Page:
Election 2001: Winners & Losers - Hague's History; Knives Are out after Poll Disaster
Byline: OONAGH BLACKMAN and JAMES HARDY
WILLIAM HAGUE wakes up to political oblivion today as the plot to topple him begins in earnest.
Tory vultures began circling the mortally wounded Conservative leader last night as the party's devastating meltdown unfolded.
Leader-in-waiting Michael Portillo stuck the knife into Mr Hague, confessing that a second massive defeat would be devastating.
He made a half-hearted attempt to praise Mr Hague, saying: "I thought William led from the front all the time. I thought it was a good campaign.
"I would very much hope that whatever happens he will continue as leader. I think it would be a grave error for anyone this evening to start leaping to conclusions."
But minutes later he admitted that losing so heavily again would be a major problem for the party.
He said: "If we have done badly then everyone in the party should draw breath, should reflect upon that, should see what lessons to draw - we should talk about it among ourselves.
"The problem will be that we lost heavily twice in a row. That would be a problem."
But Mr Portillo refused to talk openly about the leadership, repeatedly ducking questions when BBC TV's Jeremy Paxman told him that 34 per cent of active Tories wanted him as leader.
But when pushed about why more current Tories wanted him to be leader than past Tories, he said: "I really don't know. I haven't thought about the question and I am not even sure the question merits thinking about."
Former Chancellor Ken Clarke blatantly held back from a ringing endorsement of Mr Hague and plunged the knife into him over the euro.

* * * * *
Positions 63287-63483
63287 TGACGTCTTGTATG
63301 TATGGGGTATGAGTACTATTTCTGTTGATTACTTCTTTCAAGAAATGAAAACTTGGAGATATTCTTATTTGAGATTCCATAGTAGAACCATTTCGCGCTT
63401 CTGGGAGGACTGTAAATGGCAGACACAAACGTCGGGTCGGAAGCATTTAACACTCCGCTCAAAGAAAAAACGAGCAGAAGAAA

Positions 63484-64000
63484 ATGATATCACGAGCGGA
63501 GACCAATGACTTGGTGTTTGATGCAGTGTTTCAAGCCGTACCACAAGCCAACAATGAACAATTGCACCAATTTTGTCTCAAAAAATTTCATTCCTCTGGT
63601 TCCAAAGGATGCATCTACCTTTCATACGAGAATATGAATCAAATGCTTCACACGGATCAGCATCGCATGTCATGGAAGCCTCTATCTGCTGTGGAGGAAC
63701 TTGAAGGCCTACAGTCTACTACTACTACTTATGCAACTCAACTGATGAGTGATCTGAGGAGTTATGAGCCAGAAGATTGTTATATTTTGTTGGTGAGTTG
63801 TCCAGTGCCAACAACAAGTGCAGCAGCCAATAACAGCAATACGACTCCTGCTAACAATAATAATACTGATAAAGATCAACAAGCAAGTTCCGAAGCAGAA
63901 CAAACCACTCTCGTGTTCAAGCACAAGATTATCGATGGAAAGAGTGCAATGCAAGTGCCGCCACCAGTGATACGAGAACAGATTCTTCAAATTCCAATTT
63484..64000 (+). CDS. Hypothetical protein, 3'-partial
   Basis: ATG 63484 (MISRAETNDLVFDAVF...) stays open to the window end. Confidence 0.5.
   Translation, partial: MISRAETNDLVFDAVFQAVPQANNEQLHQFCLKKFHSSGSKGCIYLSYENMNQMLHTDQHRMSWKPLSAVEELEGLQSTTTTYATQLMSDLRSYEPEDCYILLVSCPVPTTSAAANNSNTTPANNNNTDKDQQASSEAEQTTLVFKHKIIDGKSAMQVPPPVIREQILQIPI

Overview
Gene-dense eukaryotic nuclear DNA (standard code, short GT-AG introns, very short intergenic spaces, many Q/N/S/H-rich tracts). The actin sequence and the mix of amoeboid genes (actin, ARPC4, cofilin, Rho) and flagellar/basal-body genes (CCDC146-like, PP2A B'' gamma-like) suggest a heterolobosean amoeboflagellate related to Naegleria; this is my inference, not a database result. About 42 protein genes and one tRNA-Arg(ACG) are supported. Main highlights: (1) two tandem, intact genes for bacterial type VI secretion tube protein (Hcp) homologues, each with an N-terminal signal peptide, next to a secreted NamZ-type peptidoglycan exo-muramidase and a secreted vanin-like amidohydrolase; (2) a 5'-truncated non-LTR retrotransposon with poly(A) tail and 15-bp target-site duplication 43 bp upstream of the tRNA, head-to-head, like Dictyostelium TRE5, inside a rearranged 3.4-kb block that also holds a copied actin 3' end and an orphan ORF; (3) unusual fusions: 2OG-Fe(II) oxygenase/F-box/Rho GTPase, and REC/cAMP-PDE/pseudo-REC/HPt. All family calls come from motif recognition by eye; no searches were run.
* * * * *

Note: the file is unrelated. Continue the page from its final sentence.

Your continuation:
Pro-European Mr Clarke is tipped to throw his weight - and the support of Tory moderates - behind Mr Portillo in a leadership battle.
Asked if he still backed Mr Hague, he said: "I think William will stay on - but I am not going to be drawn further than that on the issue.
"William will carry on in his job, is my personal prediction. But I don't think it's sensible at all to talk about these things."
Questioned about a referendum on the euro, Mr Clarke said: "I hope they will go as soon as the economic conditions are right."
Mr Clarke admitted he gone into seclusion during the election campaign because he opposed his party's views over the euro: "That was my particular problem. I actually don't agree with my party on the euro and on the pound."
Mr Hague will today face a savage onslaught from heavyweight Tory critics over his disastrous election campaign.
Senior figures like Michael Heseltine, Chris Patten and John Major are expected to break a month-long silence to attack him. But even their damaging intervention might not be enough to head off the nightmare scenario of Mr Hague hanging on to his job.
Mr Hague has proved one of the biggest turn-offs to voters in parliamentary history. Poll after poll cited him as a key reason people would not back the Tories.
He broke all records in the unpopularity stakes as supporters of both main parties identified Tony Blair as the best leader.
But there were growing doubts at Westminster last night that anyone else would want the job.
Allies believe Mr Hague, never seen as a quitter, will fight tooth and nail to survive despite the drubbing.
He will come under massive pressure to drop the hard-right policies which brought a second catastrophic defeat in four years.
Grandees like Mr Heseltine and Mr Patten are furious at the decision to dub the election a "referendum on the pound" - a tactic which backfired spectacularly. …